Sense and Sensibility was the only one of Jane Austen’s major novels I hadn’t read and when I saw that Yvann of Reading Fuelled by Tea was hosting a readalong for Advent with Austen it seemed like a good opportunity to read it. Unfortunately I struggled to keep up with the weekly readalong schedule due to lack of time earlier in the month, but I managed to catch up this week and finish the book. Now that I’ve read it, Sense and Sensibility is not my favourite Austen novel (that would definitely be Persuasion) but not my least favourite either.
For those of you who haven’t read it yet, this is the story of two sisters, Elinor and Marianne Dashwood (there is a third sister, Margaret, but she doesn’t have a significant part in the plot). Elinor and Marianne have entirely different personalities and temperaments, representing the ‘sense’ and ‘sensibility’ of the title. While Elinor is the more calm and practical of the two, Marianne is passionate and emotional. After their father’s death, their half-brother John inherits the family estate and the girls and their mother go to live in a small country cottage in Devonshire belonging to their relations, the Middletons.
Marianne soon falls in love with Mr Willoughby, a man she meets soon after moving to their new home. When Willoughby suddenly leaves for London, Marianne is left devastated. She’s certain that he still loves her, but does he? The man Elinor loves is Edward Ferrars, her sister-in-law’s brother, but there are several obstacles preventing them from marrying, including the disapproval of Edward’s mother and also a previous relationship of Edward’s. There’s also a third man, Colonel Brandon, who becomes a friend of the Dashwoods – but which sister is he interested in and will she ever be able to love him in return?
During the story both sisters experience disappointment and heartbreak, and it’s interesting to see how differently they cope with their feelings. Elinor is more reserved and tries to keep her emotions to herself, while Marianne makes no effort to hide how she is feeling. And that is really the major theme of the novel: a comparison between two extreme reactions to a similar situation. Is it better to wear your heart on your sleeve or to suffer in silence? Is one type of behaviour right and the other wrong? The answer, I think, is to find a balance between the two.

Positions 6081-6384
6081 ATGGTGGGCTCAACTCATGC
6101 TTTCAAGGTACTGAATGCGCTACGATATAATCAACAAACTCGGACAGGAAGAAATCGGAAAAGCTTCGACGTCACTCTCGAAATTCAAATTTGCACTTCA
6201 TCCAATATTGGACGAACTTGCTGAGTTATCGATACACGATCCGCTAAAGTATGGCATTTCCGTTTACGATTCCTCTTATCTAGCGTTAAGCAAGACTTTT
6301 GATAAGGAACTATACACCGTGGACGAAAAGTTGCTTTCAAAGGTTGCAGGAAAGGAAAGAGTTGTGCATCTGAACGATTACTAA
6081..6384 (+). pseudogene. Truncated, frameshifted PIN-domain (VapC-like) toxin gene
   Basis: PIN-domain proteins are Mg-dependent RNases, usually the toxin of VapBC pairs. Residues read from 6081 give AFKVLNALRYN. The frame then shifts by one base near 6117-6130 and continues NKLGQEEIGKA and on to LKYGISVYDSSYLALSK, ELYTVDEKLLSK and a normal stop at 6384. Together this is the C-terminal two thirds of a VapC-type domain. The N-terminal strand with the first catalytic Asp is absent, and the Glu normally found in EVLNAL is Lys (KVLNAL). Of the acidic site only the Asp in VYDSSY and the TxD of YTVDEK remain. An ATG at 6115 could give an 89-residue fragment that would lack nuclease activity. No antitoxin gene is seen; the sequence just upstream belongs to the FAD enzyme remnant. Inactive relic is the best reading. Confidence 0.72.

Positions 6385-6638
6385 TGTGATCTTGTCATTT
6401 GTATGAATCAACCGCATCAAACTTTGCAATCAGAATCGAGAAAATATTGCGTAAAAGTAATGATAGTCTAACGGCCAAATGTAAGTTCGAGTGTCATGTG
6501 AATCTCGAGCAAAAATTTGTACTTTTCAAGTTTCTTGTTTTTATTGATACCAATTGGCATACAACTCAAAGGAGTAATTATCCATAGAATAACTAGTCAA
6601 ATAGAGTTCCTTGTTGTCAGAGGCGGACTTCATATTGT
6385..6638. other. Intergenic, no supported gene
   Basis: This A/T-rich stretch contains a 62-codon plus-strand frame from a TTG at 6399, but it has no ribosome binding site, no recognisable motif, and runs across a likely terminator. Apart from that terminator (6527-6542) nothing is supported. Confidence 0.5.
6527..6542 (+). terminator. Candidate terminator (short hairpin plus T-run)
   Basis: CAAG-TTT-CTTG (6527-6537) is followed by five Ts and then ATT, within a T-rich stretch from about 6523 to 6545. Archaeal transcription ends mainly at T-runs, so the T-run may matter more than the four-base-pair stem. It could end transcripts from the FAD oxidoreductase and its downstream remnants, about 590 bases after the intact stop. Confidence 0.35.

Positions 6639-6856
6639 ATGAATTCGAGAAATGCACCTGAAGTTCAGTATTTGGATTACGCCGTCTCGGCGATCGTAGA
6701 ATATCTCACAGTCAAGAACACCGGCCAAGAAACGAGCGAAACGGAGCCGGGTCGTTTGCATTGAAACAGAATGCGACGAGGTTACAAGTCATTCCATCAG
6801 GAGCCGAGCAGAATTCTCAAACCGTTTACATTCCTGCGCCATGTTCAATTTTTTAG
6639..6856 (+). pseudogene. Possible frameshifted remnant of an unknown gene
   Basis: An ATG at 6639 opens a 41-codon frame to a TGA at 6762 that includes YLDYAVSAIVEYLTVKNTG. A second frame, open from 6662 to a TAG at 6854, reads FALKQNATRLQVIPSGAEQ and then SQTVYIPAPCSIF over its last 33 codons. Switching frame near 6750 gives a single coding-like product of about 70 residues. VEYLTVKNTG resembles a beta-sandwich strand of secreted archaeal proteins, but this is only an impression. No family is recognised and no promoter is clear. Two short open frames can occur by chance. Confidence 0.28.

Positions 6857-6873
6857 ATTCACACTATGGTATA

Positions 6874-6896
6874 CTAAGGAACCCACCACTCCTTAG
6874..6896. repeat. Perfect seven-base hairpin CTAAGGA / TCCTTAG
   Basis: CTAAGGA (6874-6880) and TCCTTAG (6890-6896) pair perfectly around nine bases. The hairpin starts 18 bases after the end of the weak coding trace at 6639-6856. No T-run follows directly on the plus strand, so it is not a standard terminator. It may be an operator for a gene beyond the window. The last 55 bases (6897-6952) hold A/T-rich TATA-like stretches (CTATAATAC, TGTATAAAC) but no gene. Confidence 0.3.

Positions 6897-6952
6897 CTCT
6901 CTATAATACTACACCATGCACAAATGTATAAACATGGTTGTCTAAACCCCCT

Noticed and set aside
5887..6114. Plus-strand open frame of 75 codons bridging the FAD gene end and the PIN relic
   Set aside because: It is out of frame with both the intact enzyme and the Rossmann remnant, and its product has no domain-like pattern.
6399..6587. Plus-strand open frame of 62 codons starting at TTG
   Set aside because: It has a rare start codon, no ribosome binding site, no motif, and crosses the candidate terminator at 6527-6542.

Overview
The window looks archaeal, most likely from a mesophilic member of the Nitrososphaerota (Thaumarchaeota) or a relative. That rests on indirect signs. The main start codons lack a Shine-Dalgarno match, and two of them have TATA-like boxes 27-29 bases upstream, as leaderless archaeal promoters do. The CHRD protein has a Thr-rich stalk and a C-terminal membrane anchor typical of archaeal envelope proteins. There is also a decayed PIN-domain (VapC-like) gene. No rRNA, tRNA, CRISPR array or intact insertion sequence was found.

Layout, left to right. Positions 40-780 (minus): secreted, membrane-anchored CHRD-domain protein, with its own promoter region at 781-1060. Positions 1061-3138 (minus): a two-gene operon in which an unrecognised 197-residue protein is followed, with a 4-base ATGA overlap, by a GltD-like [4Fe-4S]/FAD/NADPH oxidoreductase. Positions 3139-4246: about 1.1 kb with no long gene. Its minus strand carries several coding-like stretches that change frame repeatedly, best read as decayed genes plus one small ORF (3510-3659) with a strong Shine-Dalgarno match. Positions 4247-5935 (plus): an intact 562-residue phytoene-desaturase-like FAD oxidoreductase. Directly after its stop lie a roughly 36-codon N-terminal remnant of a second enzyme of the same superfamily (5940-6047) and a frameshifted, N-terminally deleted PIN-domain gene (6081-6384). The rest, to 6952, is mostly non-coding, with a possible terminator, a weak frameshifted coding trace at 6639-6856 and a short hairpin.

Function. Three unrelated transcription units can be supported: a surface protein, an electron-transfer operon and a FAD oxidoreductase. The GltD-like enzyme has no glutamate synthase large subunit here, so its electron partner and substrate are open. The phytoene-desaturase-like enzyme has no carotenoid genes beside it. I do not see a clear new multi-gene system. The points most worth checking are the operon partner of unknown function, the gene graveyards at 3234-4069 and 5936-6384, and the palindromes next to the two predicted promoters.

I liked both of the Dashwood sisters, though I found Elinor easier to identify with because I’m definitely more of an Elinor myself than a Marianne. Marianne annoyed me a lot during the first few chapters of the book, but my feelings about her changed as the book went on. I did like the fact that she had such strong opinions about things and that she was prepared to speak her mind when she believed it was necessary. I loved Elinor and admired her quiet self-control, though she did frustrate me at times too, because I don’t think it’s necessarily always a good thing to be so reserved that nobody can tell how you feel.
Other than the Dashwoods, there were a good variety of secondary characters. There were some that I liked (Mrs Jennings, who irritated me at first but I warmed to her later as she was one of the few women Marianne and Elinor met who seemed to genuinely like and care about them) and some that I disliked (I thought Lucy Steele and her sister were vile!) and some who gave Austen a chance to have some fun, e.g. Charlotte and Mr Palmer. The story also has lots of examples of Austen’s famous irony and satire. I’ll admit that when I read some of her other books in the past I didn’t always appreciate all the subtleties of her wit, but with this book I did and some of the dialogue and observations were very clever and amusing.
As this was the first time I’ve read Sense and Sensibility, I liked the way Austen kept me wondering what was going to happen. I suspected there would be a happy ending for Marianne and Elinor, but I couldn’t see exactly how things were going to work out for them or which men they would end up with. Austen does put a few twists into the last few chapters of the novel and I liked the way Elinor’s story was resolved, but I’m not sure I was very happy with how Marianne’s ended.
Now that I’ve read all six of her major novels I’m looking forward to exploring Austen’s other work and also reading the novels again so I can pick up on some of the details I probably missed the first time!
Have you read Sense and Sensibility? Are you a Marianne or an Elinor?